Estate planning refers to the overall process of arranging of the disposal and disbursement of an estate in the event of death. Estate planning will prove to be of particular importance in the case that an individual has substantial assets or those with a high fiscal value.
Through estate planning, an individual can help secure that their assets will be transferred to loved ones in order for them to enjoy, and possibly, provide for a better quality of life.
What Goes into Estate Planning?
There are various considerations to take when undertaking estate planning, though most will correlate the issue mostly with a person’s Last Will and Testament, trusts, and nominating a Power of Attorney. Furthermore, many will also have the misconception that estate planning is only for those with wealth and substantial assets, which is not the case.
Any person that has assets, whether it be an automobile, home, or investments, should consider estate planning in order to provide for one’s family and friends after death.
Estate planning will prove to be a complicated and often times confusing ordeal, and it is best to contract the services of a knowledgeable estate planning lawyer or attorney to help make the process a smooth and less stressful one.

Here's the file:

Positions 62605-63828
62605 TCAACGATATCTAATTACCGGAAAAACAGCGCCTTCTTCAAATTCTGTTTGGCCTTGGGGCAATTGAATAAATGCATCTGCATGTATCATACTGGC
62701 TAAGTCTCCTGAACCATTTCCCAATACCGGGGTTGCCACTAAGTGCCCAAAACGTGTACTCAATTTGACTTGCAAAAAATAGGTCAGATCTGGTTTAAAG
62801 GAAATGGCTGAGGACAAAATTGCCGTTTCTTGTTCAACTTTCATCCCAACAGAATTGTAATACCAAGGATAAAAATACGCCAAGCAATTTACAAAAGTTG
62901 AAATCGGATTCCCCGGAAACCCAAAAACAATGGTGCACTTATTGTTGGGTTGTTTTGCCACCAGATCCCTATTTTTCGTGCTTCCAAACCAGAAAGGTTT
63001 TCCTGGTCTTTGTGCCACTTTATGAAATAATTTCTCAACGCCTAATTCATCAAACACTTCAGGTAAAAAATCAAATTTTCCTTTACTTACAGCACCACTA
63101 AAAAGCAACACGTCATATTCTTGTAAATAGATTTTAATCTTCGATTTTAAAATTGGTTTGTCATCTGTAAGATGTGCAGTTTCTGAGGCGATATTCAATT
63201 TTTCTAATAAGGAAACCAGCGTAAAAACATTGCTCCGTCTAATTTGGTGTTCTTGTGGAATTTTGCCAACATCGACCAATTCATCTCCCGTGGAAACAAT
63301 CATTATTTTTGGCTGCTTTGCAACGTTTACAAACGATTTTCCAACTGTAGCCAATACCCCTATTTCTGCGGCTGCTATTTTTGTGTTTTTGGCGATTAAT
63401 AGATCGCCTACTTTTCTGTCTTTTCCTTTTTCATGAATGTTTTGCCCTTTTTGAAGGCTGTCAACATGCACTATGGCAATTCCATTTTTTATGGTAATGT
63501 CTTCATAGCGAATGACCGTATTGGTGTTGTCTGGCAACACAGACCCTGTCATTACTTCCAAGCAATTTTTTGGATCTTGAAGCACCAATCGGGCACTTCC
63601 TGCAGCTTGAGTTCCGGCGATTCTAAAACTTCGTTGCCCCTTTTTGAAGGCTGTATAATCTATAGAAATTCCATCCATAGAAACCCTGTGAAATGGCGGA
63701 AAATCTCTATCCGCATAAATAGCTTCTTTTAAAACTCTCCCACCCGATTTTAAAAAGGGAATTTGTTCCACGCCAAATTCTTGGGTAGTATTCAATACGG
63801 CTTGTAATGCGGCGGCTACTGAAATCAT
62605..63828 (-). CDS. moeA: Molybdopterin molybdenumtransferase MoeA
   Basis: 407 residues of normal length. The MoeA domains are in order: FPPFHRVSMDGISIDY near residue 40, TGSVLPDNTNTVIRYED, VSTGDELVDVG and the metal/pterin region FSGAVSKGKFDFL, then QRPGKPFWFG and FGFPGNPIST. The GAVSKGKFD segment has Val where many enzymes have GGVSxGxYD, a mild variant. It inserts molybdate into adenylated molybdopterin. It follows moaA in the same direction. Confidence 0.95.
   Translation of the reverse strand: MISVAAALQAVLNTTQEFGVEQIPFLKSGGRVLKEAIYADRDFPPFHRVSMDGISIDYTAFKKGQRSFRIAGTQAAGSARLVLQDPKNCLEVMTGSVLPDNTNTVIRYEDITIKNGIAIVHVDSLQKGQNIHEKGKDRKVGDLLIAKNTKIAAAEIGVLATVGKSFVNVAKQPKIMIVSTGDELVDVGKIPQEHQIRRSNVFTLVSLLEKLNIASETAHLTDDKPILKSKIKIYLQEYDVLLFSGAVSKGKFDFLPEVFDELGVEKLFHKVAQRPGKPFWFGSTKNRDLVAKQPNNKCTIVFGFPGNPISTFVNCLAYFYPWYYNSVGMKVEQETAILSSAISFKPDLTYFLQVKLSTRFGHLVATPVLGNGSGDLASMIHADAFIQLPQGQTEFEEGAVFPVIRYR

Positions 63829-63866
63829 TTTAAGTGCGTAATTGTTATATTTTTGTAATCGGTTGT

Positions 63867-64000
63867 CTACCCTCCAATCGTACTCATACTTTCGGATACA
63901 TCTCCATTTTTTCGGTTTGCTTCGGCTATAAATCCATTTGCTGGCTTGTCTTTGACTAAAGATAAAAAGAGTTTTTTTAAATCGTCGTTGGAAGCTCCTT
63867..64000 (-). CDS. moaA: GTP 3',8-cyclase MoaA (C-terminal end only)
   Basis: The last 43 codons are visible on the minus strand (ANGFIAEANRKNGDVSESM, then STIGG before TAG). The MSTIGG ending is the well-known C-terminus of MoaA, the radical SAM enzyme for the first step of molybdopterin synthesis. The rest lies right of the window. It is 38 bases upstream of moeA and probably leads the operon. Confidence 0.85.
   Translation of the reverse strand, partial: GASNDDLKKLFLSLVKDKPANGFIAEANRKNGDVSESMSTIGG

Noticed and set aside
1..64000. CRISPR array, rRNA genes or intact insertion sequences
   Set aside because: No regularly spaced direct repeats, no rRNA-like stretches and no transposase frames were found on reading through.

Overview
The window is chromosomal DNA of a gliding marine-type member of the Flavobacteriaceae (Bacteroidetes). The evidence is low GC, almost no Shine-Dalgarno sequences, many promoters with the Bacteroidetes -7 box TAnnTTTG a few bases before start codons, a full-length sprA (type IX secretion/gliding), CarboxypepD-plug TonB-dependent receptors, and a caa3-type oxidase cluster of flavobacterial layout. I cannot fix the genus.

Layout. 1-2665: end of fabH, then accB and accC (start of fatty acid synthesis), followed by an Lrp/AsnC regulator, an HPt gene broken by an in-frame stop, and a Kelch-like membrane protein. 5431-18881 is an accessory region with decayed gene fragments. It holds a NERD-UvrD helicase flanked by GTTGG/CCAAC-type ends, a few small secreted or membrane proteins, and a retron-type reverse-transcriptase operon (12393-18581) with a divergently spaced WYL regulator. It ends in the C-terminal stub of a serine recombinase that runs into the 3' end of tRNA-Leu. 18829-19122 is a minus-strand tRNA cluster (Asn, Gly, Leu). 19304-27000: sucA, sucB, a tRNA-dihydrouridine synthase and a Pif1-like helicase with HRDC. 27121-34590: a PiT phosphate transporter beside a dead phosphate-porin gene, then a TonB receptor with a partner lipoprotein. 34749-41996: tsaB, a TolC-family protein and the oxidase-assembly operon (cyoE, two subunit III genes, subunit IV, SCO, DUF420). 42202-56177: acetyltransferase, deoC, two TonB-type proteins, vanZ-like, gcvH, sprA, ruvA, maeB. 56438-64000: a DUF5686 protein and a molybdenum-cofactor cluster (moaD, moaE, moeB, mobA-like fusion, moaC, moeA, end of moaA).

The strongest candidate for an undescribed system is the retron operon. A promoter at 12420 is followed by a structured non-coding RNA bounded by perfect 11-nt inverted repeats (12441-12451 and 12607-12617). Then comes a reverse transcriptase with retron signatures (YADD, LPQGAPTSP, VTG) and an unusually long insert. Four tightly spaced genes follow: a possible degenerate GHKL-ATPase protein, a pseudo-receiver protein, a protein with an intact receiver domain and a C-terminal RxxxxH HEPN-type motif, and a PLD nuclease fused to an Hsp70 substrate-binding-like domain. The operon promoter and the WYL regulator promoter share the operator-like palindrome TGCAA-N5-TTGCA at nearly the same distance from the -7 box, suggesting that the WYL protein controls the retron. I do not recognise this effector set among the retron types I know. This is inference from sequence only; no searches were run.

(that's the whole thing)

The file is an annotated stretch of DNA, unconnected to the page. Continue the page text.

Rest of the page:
What are the Benefits of Estate Planning?
In general terms, estate planning is done for the benefit of surviving family members and friends in the case that an individual dies. Estate planning allows for a person’s assets to be distributed to certain relatives through legal means, which also prevents any kind of disputes over such assets if estate planning was not considered or implemented prior to death.
Not only does estate planning ensure that relatives and loved ones receive and benefit from person’s assets after death, but can also help with the final expenses that may be incurred as result of death. In many cases, expenses that arise from death will often times be left to be handled by surviving family members, which can prove to take quite a financial toll for those not prepared to handle the issue financially. Estate planning can help secure that such expenses are taken care of before a person dies, and thus, not placing a fiscal burden on the family.
Furthermore, estate planning can help provide for children and grandchildren after a person dies. Setting up trusts for such family members allows for the person’s money to flourish, even after death, providing for a sense of financial security to those receiving trusts. It helps secure and protect that such finances and funds are delegated to the children and grandchildren to be used upon reaching a certain age, without leaving such responsibility up to another individual.
In other regards, children that are considered minors can also be provided for in terms of guardianship. Through estate planning, a person can nominate a person to take over the guardianship of minors. This protects the children by not necessitating further hassle and frustration in regards to custody over minors by involving the courts.